Trust deficit is killing a deeply flawed Northern Ireland agreement


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There was always a strong element of “buy now, pay later” with Boris Johnson’s Brexit deal — and never more so than when it came to Northern Ireland.

In October 2019 Johnson “got Brexit done” by signing up to a trade border in the Irish Sea that Theresa May had said “no British prime minister” could ever agree to — it was a Faustian bargain that paid off handsomely that December in the shape of an 80-seat majority.

It also turned the key on the hardest possible Brexit, since with Northern Ireland consigned to the regulatory orbit of the EU, the rest of the United Kingdom (Great Britain) was free to set the fully divergent course on which we are now steering.

The deal that David Frost negotiated is based on not committing to regulatory alignment with the EU, and so contains no Swiss-style agreement to reduce vet and other plant and animal checks — which of course thickens that border in the Irish Sea.

(It’s worth recalling that the alternative accepted by May was based on ensuring “no emergence of regulatory divergence” with the EU, that required the UK remaining in the EU single market for goods).

These are the facts of the case, and they are no less true for being consistently denied and obfuscated by the Johnson government.

But there are other facts, too, that cannot be avoided as Michael Gove and Maros Sefcovic meet in London on Thursday in order to try to settle increasing differences over the practical operation of that Irish Sea trade border Johnson created.

Firstly, Northern Ireland remains part of the United Kingdom, even if it is now following EU customs rules. Secondly, Northern Ireland remains politically divided and fragile; the Good Friday Agreement is a constant work in progress and for some years has been stalling. 

Thirdly, both the EU and the UK agreed to this unsatisfactory arrangement jointly. And so, fourthly, they have a joint responsibility to make it work because — fifthly, lastly, and most importantly — there is no alternative to it.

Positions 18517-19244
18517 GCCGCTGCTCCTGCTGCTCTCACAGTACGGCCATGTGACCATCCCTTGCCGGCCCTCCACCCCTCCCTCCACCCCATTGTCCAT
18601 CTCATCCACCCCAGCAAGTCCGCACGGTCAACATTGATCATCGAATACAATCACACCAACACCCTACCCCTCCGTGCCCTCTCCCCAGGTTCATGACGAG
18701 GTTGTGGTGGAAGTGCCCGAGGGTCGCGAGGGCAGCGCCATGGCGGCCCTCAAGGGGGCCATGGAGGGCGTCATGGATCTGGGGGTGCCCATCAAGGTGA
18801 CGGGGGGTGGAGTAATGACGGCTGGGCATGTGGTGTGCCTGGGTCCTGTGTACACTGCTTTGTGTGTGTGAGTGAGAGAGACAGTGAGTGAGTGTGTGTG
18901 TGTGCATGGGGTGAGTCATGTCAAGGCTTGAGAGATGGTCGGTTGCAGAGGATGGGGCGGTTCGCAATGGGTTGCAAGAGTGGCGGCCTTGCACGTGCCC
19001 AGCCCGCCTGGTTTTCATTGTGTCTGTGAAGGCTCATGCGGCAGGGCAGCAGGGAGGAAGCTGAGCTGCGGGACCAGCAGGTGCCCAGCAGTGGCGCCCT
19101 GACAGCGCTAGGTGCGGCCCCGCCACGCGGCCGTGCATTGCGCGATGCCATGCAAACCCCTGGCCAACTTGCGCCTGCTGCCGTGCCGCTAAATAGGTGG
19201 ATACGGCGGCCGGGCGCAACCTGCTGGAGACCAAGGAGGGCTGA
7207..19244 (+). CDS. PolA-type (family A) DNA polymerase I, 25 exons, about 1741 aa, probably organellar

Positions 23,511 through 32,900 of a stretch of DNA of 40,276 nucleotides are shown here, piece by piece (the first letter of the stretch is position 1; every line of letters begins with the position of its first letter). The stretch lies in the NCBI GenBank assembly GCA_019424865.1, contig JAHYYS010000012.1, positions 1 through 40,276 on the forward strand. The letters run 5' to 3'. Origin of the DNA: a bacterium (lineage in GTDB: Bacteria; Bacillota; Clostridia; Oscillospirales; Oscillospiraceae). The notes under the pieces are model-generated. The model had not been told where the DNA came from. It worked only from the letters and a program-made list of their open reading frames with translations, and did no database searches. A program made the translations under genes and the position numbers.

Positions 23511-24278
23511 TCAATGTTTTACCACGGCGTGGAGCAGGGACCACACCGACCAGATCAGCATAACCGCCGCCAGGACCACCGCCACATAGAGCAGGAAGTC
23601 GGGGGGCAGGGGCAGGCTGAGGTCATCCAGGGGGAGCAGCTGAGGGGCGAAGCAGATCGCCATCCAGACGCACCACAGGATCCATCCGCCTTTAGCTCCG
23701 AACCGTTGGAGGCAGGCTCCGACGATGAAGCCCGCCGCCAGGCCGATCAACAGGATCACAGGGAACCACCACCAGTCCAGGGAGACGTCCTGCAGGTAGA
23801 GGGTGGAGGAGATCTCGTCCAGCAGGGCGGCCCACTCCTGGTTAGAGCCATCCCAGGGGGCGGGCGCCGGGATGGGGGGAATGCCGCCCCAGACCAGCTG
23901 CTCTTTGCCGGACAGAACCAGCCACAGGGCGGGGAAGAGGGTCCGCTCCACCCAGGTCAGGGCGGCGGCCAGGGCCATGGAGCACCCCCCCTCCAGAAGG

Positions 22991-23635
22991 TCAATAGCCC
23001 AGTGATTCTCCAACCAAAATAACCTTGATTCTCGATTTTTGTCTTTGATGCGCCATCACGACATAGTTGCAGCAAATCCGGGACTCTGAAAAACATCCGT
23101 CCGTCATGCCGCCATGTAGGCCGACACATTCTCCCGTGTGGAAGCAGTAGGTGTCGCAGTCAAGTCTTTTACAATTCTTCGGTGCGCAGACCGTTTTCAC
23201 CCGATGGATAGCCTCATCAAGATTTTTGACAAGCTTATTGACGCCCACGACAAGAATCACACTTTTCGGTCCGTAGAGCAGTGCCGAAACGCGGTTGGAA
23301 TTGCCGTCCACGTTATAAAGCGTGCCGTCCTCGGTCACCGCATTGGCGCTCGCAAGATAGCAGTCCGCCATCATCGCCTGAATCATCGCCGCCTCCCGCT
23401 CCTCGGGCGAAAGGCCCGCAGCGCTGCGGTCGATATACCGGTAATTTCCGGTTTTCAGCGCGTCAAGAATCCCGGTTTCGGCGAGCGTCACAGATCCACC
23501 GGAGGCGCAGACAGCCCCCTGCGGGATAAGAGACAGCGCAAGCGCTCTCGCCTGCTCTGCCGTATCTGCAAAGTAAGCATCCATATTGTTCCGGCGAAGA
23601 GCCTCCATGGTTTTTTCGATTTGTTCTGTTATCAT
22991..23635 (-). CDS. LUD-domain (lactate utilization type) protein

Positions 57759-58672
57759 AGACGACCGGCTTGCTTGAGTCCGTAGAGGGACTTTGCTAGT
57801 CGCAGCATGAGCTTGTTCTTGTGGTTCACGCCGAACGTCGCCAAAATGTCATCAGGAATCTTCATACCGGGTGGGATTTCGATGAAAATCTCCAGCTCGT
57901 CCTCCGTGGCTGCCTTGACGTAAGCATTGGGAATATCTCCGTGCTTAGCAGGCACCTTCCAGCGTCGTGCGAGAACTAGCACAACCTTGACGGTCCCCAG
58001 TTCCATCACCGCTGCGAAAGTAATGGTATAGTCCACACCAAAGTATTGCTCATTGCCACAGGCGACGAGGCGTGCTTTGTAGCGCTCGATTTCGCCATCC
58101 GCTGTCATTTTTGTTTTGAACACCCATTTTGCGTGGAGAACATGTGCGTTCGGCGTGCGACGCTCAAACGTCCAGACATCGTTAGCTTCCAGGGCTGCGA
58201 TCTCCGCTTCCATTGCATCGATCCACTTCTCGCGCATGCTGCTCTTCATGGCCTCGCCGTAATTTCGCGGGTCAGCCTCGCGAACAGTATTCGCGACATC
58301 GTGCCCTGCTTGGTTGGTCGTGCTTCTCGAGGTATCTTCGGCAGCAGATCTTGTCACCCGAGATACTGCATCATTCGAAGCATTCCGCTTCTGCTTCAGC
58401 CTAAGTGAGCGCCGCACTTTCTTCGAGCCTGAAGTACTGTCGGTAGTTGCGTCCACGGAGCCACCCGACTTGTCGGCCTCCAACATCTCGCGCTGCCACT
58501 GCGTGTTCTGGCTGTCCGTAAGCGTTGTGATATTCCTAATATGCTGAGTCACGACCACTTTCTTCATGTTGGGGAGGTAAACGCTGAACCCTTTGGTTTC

This last point is important. Neither London, Dublin or Brussels wants the return of a north-south border and the UK government is not about to ensure “no regulatory divergence” and rejoin the EU customs union, so the choice is made: a border in the Irish Sea. And in the absence of alternatives, both sides need to make that work.

(And you can forget the fantasies about “alternative arrangements” — just look at the operation of the current Irish Sea border even before the grace periods expire and the “full-fat” protocol is applied. Technology can facilitate borders, not magic them away).

Which brings us to Thursday’s meeting, which takes place in a pretty poor atmosphere, following the European Commission’s ham-fisted triggering of Article 16 temporarily suspending the protocol in order to render watertight its controls on the export of Covid-19 vaccines.

Gove’s response demanding an “urgent reset” to the protocol — and a bunch of derogations and extensions — was seen as opportunistic and over-the-top in Brussels. His accusation this week that the EU was putting “integrationist theology” over the peace process did nothing to cool tempers.

EU officials say Sefcovic’s strongly-worded response should be seen in that light — a like-for-like riposte — designed in part to appease the concerns of EU member states (including France and Germany) that think Johnson is using the Article 16 blunder to avoid the reality of what he signed.

The animus on both sides is understandable. If they stopped for a second, Johnson’s fellow EU leaders could empathise with the emotive nature of creating an internal border in their own countries — but equally the Johnson government has to accept that last year’s threat to unilaterally rewrite the protocol poisoned the well, destroying a sense of trust on which successful operation of such a tricky agreement always depended.